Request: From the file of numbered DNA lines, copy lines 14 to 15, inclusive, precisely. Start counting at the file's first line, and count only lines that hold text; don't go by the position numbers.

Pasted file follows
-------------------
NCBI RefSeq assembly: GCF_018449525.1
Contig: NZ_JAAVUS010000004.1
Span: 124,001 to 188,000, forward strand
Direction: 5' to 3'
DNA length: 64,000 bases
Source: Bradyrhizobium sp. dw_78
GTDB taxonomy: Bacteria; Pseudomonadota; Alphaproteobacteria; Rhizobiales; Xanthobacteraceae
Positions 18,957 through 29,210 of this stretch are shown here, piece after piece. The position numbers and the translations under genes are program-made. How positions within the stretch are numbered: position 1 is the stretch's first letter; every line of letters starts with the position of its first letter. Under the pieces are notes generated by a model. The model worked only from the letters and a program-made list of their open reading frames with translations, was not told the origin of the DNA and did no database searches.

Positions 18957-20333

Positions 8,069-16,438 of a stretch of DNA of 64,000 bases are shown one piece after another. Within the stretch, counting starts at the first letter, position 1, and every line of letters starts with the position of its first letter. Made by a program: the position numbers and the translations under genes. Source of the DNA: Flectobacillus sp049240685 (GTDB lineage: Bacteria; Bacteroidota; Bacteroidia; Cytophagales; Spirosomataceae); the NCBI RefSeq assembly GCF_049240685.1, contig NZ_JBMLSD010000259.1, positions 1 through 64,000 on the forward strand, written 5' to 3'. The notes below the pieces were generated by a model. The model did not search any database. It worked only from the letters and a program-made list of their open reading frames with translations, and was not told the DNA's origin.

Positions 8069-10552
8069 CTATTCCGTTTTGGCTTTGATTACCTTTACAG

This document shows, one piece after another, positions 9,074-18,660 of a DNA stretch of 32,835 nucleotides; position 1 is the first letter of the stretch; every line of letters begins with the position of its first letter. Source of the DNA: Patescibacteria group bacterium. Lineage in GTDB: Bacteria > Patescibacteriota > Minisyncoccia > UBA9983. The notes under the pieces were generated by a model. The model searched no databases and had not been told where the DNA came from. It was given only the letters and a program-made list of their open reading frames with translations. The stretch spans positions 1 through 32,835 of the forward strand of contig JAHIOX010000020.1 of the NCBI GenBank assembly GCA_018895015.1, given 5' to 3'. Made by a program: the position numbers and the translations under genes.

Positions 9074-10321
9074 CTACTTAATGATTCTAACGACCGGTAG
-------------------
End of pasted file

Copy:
Positions 9074-10321
9074 CTACTTAATGATTCTAACGACCGGTAG